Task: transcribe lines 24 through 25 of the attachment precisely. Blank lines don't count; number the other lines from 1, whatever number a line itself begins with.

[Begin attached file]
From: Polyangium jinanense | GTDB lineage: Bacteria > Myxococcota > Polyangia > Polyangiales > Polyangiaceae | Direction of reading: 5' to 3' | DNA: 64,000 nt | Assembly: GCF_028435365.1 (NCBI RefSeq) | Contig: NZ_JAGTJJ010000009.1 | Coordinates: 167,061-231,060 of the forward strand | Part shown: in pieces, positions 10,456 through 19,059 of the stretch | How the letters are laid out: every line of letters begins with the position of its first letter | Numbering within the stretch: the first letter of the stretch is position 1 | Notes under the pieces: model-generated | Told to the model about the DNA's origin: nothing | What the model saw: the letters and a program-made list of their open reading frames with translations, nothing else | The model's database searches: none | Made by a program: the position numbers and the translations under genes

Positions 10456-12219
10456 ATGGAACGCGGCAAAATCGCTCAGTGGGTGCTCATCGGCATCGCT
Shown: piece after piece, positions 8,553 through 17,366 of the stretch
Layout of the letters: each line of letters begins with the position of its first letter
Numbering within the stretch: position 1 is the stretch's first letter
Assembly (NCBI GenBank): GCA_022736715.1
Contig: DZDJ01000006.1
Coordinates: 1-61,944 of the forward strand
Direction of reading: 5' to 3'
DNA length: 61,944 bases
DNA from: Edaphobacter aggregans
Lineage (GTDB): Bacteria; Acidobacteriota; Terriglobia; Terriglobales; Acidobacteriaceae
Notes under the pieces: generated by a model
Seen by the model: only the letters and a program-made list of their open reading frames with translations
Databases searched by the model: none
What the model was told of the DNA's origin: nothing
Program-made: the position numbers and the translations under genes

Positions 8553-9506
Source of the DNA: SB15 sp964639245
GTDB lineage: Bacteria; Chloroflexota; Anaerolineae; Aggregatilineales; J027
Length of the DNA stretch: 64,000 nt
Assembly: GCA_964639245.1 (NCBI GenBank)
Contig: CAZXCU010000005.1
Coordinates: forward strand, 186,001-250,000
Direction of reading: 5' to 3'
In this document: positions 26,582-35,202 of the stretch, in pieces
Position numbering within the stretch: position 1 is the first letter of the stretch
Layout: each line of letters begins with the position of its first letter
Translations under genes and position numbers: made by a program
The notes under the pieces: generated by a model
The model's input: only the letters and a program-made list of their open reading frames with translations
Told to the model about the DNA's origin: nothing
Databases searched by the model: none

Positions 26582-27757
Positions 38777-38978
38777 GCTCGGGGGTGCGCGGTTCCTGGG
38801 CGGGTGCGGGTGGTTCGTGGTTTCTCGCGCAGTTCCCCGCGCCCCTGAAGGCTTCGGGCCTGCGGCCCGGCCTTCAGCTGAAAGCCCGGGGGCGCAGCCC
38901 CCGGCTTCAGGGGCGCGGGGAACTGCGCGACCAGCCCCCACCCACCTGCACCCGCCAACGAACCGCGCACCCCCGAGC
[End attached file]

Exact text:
Contig: CAZXCU010000005.1
Coordinates: forward strand, 186,001-250,000